Supporting and enhancing pollinators could help stabilise the production of important crops like oilseeds and fruit, reducing the sort of uncertainty that causes food price spikes, new research has shown.
Scientists at the University of Reading analysed years of data on the poorly understood effect of pollinators on crop yield stability. They found there was 32% less variation in the yields of plants visited by bees and other pollinators than those grown in absence of pollinators.
The study, published in the journal Ecology Letters, suggests that pollinators can help to mitigate supply issues and market shocks that cause global price spikes, like those being seen this year, by holding food supplies steady.
The publication marks the start of Bees’ Needs Week (18-24 July), a UK Government-led initiative championing pollinators and their benefits, and this year encouraging people to take five simple actions to support pollinators.
A launch event led by University of Reading scientists is taking place today (Monday 18 July) at the Tower of London, where a Superbloom attraction made up of 20 million wildflowers in the moat is on display to the public all summer.
Dr Jake Bishop, a crop science researcher at the University of Reading, who led the study, said: “Our findings suggest that preserving pollinators provides a double benefit, reducing fluctuations in food supplies as well as boosting supplies in the first place.
“Stable and predictable production of nutritious food is a necessity for farmers and for global food security. We are seeing right now that instability or shocks across the food system can lead to dramatic increases in food price.
“The research has revealed another reason why pollinators are so important to our planet, and to so many families who are struggling to feed themselves with sufficient, safe and nutritious food.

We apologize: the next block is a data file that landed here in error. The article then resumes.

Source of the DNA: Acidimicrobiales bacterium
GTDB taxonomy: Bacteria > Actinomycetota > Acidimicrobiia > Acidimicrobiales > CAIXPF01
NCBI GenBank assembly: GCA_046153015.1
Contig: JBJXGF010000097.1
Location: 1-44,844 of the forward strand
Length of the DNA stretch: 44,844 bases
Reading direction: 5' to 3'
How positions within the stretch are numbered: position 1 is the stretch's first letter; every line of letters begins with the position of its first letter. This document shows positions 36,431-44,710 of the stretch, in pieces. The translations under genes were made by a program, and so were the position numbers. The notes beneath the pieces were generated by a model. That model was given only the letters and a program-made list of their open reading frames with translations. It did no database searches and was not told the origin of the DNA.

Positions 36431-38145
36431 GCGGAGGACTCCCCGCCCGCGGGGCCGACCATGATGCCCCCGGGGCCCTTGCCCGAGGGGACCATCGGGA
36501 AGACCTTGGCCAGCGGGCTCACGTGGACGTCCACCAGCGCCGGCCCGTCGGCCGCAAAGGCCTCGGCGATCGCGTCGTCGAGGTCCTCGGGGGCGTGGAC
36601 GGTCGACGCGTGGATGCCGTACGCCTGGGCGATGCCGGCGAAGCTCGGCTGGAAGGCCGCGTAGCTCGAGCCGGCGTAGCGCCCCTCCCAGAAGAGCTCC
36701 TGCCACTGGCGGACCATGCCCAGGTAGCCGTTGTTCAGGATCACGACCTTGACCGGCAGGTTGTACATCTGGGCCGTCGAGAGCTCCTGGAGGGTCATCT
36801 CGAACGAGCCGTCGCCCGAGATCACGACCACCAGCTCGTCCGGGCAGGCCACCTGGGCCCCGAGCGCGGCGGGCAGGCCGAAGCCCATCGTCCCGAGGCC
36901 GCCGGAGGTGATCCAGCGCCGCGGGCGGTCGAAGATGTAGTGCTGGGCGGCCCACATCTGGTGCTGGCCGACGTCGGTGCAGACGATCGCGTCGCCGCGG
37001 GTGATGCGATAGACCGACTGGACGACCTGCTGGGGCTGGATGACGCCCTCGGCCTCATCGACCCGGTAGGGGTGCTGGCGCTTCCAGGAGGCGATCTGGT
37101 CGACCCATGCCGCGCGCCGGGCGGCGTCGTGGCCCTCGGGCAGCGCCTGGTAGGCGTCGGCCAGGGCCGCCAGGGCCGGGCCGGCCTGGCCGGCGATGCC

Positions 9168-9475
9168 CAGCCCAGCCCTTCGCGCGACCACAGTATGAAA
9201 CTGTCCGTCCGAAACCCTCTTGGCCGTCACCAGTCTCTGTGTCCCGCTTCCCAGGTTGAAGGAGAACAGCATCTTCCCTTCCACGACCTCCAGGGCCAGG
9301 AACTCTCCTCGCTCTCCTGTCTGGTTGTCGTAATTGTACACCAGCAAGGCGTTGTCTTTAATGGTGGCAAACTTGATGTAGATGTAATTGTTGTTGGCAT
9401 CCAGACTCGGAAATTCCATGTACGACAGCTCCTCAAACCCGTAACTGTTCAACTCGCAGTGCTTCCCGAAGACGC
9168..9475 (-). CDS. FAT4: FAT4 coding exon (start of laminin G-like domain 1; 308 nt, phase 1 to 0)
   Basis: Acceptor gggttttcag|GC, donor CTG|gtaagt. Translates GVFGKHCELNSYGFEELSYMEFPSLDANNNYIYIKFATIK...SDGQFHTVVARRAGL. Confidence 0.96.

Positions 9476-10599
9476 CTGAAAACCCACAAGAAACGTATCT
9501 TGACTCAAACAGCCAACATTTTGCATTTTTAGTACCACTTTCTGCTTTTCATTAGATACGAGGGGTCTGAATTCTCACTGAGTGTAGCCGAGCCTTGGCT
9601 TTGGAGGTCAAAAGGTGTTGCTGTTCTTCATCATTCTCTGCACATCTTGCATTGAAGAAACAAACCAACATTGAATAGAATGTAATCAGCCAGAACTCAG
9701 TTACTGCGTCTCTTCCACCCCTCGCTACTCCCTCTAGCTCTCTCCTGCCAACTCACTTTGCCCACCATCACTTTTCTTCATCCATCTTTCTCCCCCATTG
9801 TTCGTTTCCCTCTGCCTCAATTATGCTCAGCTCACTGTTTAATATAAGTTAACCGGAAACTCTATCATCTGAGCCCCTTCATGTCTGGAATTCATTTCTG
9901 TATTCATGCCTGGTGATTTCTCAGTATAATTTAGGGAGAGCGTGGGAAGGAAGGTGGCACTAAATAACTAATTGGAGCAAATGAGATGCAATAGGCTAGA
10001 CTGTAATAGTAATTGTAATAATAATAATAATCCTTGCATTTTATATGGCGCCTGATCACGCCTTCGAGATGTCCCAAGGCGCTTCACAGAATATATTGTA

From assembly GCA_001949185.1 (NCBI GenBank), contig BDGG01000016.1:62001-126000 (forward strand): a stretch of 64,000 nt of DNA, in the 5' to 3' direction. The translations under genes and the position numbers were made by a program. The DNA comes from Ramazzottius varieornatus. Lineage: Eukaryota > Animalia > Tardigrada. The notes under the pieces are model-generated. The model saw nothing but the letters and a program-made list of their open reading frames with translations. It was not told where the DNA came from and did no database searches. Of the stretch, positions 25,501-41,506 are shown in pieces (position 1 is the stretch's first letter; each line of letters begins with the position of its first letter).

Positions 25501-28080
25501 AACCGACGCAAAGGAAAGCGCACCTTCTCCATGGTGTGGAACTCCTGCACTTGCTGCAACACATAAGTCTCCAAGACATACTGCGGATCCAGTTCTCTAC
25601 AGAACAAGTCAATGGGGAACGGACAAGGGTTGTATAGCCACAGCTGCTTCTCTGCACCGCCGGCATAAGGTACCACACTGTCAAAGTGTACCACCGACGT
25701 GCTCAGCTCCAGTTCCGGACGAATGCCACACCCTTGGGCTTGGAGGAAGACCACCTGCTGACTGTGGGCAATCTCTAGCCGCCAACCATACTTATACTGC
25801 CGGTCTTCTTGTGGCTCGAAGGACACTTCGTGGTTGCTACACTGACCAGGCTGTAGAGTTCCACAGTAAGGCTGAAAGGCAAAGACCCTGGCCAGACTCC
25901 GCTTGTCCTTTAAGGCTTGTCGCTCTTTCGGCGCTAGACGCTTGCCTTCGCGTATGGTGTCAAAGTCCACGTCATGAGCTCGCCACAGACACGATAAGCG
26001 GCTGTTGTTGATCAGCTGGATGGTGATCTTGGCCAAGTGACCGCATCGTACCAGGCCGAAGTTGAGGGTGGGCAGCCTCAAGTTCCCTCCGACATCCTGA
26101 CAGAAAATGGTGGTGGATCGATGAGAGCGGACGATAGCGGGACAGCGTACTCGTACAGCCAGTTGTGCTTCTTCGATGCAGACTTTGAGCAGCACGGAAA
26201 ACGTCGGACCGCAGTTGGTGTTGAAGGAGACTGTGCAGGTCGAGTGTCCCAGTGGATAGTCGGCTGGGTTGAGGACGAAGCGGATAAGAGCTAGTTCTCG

“Pollinators are particularly important in the production of fruit and vegetable crops. Around half of the experiments we analysed were testing the effect of real pollinator populations in real crop fields so our results illustrate the benefits that pollinators are currently providing.”
While the benefits of pollinators to crop yield are well known, their effect on crop stability was poorly understood until now.
The new research combined the results of more than 200 previous experiments which compared the yield of crop plants with and without insect pollination. The study focused on three globally important and representative crop species: faba bean, oilseed rape and apples.
The study tested the effects of pollination on yield stability within individual plants and fields as well as across larger spaces. Insect pollination consistently made yields more similar between flowers on a plant, between individual plants, areas within fields, or between fields.
The stabilising effect of pollination is thought to be due to a ceiling effect, whereby the yield increase resulting from insect pollination hits an upper limit due to limitations of other resources that support crop growth such as soil nutrients or access to water. This creates a raised and more stable baseline against which there is less fluctuation in yield.
Current food price increases are being driven by a range of actors including high oil prices and the reduced ability of Ukraine to export its products after being invaded by Russia. Ukraine is the world’s largest exporter of sunflower oil and provides around 10% of the world’s wheat exports.
A previous food price spike in 2007-08, when the price of major global food crops approximately doubled, is thought to have been partially driven by production losses of wheat amounting to a loss of approximately 4.6% globally.
About Bees’ Needs Week
Bees’ Needs Week is run annually by the Department for Environment, Food and Rural Affairs (Defra).
The Tower of London Superbloom attraction has been designed by Historical Royal Palaces to attract pollinators through the creation of a thriving new natural landscape in an otherwise urban area. Open all summer, 20 million seeds have now sprung into bloom in the Tower’s moat, with the flowers providing a rich source of food and nectar for pollinators to create a new biodiverse habitat in the heart of London.